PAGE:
How Marriage Is Evolving In a Time of Women's Independence by Susannah Wellford. See details below.
If you haven't read Icelandic Nobel Prize winner Halldor Laxness' book "Independent People," you need to pick it up right away and bring it with you to the beach. It is an unforgettable story about, among other things, how and why women and men live together as partners.
The story revolves around a man fighting to make it on his own as a sheep farmer in the unforgiving climate of Iceland. He will accept no help or charity from anyone, except of course from his wife who is little more than a slave in his house.
For much of the history of the world, men and women lived together because they needed each other. Marriage was an economic arrangement, and love and emotional support came second or perhaps not at all.
On the small farm in Iceland, where the main character Bjartur lives, he wants a wife so that when he comes in from a long day in the cold, he has a warm meal waiting.
His wife also bears and takes care of the children (whom he needs to work on the farm) and keeps the home warm and clean. He provides her with more elemental things: a roof over her head, food to eat and status as a wife.
Without him, she has to rely on the charity of others to live. In exchange, she gives up her rights and freedom. The independent people of the novel's title are decidedly not the women.
In America at least, marriage has evolved a lot since the times when women had to marry to survive. Love and emotional support are the key reasons that people marry now, not financial necessity. In America, women are almost half of the labor force and make a good amount of money, although not quite what men bring home.
They increasingly hold leadership positions, have equal rights to men in most things and are more than capable of leading fully independent lives. But this independence means there may not be as pressing a need for women to marry, and perhaps this helps explain why the marriage rate has been in a steady decline in America since 1970.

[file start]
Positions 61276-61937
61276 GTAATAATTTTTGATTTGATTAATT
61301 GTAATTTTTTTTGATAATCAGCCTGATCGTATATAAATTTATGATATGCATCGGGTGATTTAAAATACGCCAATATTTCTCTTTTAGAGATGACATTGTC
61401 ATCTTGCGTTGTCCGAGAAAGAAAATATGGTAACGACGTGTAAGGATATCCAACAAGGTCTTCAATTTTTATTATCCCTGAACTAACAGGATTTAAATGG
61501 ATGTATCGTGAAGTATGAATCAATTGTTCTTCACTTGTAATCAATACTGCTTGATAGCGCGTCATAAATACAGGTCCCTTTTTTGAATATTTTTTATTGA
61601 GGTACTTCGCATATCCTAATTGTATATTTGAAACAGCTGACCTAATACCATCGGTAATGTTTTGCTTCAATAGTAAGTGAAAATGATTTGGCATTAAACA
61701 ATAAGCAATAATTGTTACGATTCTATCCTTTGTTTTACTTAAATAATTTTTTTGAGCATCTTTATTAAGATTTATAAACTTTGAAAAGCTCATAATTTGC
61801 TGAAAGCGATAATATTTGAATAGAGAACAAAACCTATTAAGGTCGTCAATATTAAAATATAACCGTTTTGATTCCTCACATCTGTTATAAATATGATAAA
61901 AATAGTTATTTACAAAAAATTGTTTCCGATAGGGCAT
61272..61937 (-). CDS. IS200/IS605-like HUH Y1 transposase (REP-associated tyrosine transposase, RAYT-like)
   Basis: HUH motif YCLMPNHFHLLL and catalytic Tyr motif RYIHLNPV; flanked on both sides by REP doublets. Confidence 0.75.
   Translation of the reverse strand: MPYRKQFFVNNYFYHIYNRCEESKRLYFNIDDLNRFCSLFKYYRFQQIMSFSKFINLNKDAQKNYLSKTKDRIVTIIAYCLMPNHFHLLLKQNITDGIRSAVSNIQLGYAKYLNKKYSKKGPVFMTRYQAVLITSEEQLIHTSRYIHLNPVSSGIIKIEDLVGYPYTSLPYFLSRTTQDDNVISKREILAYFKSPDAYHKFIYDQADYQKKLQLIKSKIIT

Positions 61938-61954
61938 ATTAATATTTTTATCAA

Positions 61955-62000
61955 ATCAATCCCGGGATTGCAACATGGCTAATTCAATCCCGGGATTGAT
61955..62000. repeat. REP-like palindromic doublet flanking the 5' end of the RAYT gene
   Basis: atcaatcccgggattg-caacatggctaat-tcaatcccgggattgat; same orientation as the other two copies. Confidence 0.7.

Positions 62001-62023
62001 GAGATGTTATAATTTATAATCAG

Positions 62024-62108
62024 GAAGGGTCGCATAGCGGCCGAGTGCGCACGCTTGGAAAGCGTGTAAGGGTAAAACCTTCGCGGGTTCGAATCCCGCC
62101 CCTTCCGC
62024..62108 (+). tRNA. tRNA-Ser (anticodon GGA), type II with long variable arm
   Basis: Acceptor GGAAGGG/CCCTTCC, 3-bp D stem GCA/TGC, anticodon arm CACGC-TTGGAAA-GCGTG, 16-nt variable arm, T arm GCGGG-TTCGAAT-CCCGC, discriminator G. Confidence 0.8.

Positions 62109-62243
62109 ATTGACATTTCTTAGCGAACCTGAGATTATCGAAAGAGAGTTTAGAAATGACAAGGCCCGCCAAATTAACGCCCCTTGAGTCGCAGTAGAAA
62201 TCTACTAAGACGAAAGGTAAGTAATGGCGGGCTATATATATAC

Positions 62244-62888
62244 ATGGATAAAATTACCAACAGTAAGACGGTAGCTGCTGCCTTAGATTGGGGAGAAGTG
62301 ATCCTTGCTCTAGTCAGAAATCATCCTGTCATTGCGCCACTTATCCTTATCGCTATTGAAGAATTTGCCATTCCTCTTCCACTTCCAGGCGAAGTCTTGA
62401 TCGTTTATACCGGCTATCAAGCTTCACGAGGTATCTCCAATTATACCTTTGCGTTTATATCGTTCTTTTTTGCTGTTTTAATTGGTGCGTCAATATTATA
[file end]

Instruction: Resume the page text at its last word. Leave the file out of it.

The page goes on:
But still, almost everyone I know is married. And despite the falling marriage rates, I think for most people it is still the gold standard of how to live one's life. I certainly grew up wanting it. My plan was to meet the perfect man, get married, make a home together, have children and live happily ever after.
I got a lot of that, but after 17 years, I was single again. Here's what I have now: I have two incredible children, a beautiful home and a great job. What I don't have is a husband.
Unlike the women in "Independent People," when I lost my husband (through divorce, not death!), I didn't need to immediately find another man to take me in so that I could survive. And while I would love to have the companionship and love of marriage again, it won't be a financial necessity for me.
I think American society is very much in transition – women are climbing towards parity with men in economic status and in leadership, but we also still want to live together as partners in marriage.
The rising divorce rates show that we are having trouble figuring out what this means in a time when the traditional male/female roles in society and in the home are rapidly evolving.
My sister Liz is a great example. She is married to Chris and has two daughters. When her girls were very young, she had a flexible schedule at work while Chris worked a demanding full time job. Now they both are working full time, which changes the dynamic in the marriage.
When she gets home from a long day at work, she wants someone to take care of her, but so does Chris.
Without someone full time at home nurturing the culture of the family, making sure everyone's needs are met, both partners have to be more flexible and willing to do what needs to be done.
But instead of breaking down as a couple under this new arrangement, they now devote much more time to working on their marriage, making sure that they are still communicating and taking time to enjoy each other to counter the inevitable stress.
When you poll Americans to ask what they want from a marriage, 62 percent say the ideal marital arrangement is for both partners to make money and for both to share equally in the work at home. But this is not the way things work out for most families.
Women in America still do twice as much of the housework and child care, even when they are also working full time outside the home.
One solution for ambitious women is to marry a type-B man, who will be willing to take on the traditionally female roles of keeping house and children cared for. I've seen marriages like this that seem to work out beautifully, but the uneven balance of power can't be easy for either partner.
I think the best marriages are those built on deep love, strong mutual respect and a sense of equality. As American women become more independent and powerful in society, the answer isn't abandoning the institution of marriage but rather working harder to have marriage evolve to become something that works better, and is happier, for both partners.
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